Since that time, no fundamental changes in either structural or functional systems of the zoo took place — that is, up until 2015, when a decision was made about the necessity of an overhaul of the so-called “children’s zone”, a narrow L-shaped strip of the new territory of the zoo, which spills over to the Garden Ring and essentially serves as the entrance corridor for the visitors coming from that side.

The children′s zone of the Moscow Zoo
Copyright: © WOWHAUS


The burden of discoveries

To develop the new concept of the children’s zone of the Moscow Zoo, in 2015 the city invited Wowhaus, who shortly before that already began working on one of the innovative projects — the City Farm in the All-Russia Exhibition Center. And for both of the locations the architects were able to propose not only the up-to-date form, but also unconventional approach to ideology and the program, fundamentally changing all of the notions of how people and animals can coexist and interact within a city.

The children′s zone of the Moscow Zoo
Copyright: © WOWHAUS


One of the primary tasks of the project was to bust some of the negative associations. Anna Ishchenko, the General Director of Wowhaus, comments on the self-imposed task: “If you talk to random people on the street, you will find that many people give a very negative feedback to the very “zoo” term, they will go like “oh, a zoo, it’s so terrible, it’s a prison, how can you ever get involved with designing something like that?” Or worse yet: “Is it going to be a petting zoo where children squeeze the animals till they’re numb, and then die from depression?” And when we tried to explain to them that it was not going to be that way, and that our attitude was quite different, people just did not believe us. We, however, did understand that this could and had to be a fundamentally different space with a fundamentally different system of relationships, with a concept of humane coexistence of man and animals, which is more and more actively spreading around the world. And we posed for ourselves a task of demonstrating this new approach to solving this problem here in Russia.”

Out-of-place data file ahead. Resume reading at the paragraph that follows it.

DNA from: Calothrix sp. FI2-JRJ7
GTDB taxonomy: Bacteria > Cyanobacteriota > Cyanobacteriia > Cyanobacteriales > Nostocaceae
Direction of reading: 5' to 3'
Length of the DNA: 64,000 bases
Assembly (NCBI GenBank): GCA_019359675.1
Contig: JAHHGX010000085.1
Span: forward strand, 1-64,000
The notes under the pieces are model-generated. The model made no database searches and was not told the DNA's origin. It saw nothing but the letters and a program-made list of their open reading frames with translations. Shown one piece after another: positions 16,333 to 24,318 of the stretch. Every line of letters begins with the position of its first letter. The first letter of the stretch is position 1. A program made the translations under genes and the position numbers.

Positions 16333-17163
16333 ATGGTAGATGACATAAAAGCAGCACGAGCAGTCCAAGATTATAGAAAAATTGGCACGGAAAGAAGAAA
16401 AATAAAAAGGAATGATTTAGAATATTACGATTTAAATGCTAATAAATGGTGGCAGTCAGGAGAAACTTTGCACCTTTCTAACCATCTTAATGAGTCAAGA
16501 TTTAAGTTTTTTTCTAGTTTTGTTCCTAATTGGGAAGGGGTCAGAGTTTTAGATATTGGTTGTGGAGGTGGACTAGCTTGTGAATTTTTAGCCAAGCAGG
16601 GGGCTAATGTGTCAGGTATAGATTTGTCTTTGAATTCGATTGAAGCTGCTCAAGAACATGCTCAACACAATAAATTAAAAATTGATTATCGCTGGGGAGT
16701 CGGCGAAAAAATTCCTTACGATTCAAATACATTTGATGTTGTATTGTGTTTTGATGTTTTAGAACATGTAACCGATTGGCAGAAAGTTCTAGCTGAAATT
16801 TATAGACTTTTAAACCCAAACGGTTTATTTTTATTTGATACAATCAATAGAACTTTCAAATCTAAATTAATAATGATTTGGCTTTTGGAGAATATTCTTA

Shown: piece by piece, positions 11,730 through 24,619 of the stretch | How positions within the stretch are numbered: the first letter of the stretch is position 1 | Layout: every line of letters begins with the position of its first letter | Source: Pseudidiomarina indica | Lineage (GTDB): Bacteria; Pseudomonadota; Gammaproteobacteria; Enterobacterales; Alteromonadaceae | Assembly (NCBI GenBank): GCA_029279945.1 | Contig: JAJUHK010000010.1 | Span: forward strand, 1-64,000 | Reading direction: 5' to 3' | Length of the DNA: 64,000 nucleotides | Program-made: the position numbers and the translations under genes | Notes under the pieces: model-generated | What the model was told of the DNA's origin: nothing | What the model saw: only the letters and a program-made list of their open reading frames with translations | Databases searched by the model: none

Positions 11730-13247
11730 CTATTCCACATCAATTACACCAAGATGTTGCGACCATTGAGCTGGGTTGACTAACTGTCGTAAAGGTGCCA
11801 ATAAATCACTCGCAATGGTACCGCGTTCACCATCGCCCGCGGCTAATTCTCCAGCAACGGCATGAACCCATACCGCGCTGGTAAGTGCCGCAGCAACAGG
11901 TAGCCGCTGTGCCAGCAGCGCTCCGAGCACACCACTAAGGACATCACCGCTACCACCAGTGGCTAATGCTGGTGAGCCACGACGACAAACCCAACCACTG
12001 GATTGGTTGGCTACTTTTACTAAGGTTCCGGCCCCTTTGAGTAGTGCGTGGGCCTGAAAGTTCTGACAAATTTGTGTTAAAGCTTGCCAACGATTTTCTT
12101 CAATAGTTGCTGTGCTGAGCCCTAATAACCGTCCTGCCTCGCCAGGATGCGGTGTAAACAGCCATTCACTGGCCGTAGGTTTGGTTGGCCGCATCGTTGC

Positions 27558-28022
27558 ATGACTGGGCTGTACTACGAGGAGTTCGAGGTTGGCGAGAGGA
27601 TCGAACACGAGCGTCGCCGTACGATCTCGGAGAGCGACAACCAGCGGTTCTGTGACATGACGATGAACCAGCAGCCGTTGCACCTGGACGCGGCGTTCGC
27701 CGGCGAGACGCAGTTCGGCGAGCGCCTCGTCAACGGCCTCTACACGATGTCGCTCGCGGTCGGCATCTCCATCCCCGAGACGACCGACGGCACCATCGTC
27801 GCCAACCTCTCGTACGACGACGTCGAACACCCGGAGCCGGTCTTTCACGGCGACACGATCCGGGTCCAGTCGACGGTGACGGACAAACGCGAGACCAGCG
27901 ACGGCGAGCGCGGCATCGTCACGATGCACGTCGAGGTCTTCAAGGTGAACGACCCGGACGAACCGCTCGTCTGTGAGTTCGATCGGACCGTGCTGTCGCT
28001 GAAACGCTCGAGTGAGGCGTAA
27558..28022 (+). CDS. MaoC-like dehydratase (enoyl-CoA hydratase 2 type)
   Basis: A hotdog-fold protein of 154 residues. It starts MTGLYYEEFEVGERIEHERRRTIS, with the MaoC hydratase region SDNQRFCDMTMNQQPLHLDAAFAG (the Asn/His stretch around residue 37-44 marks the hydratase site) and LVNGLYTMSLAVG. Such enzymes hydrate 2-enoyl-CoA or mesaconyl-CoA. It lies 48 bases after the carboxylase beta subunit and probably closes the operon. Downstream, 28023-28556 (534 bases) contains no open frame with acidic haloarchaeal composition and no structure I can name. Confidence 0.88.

The children′s zone of the Moscow Zoo
Copyright: © WOWHAUS


Interestingly, it has become a good tradition for Wowhaus to bust stereotypes, reinventing old typologies, such as parks, waterfronts, and “outdoor cinemas”, or creating new ones, such as city farms or museum parks. When asked how it turns out that time after time his company is pioneering new typologies, the partner of the bureau, Oleg Shapiro answers: “Each new architectural or town-planning task is a challenge, and we spend considerable time searching for the solution. This is why we believe that it’s better to spend our time inventing something new than just making a mediocre copy of something that’s already been there. This is why every time we try to discover something new for ourselves and for others, hopefully.”

Like a museum, only a living one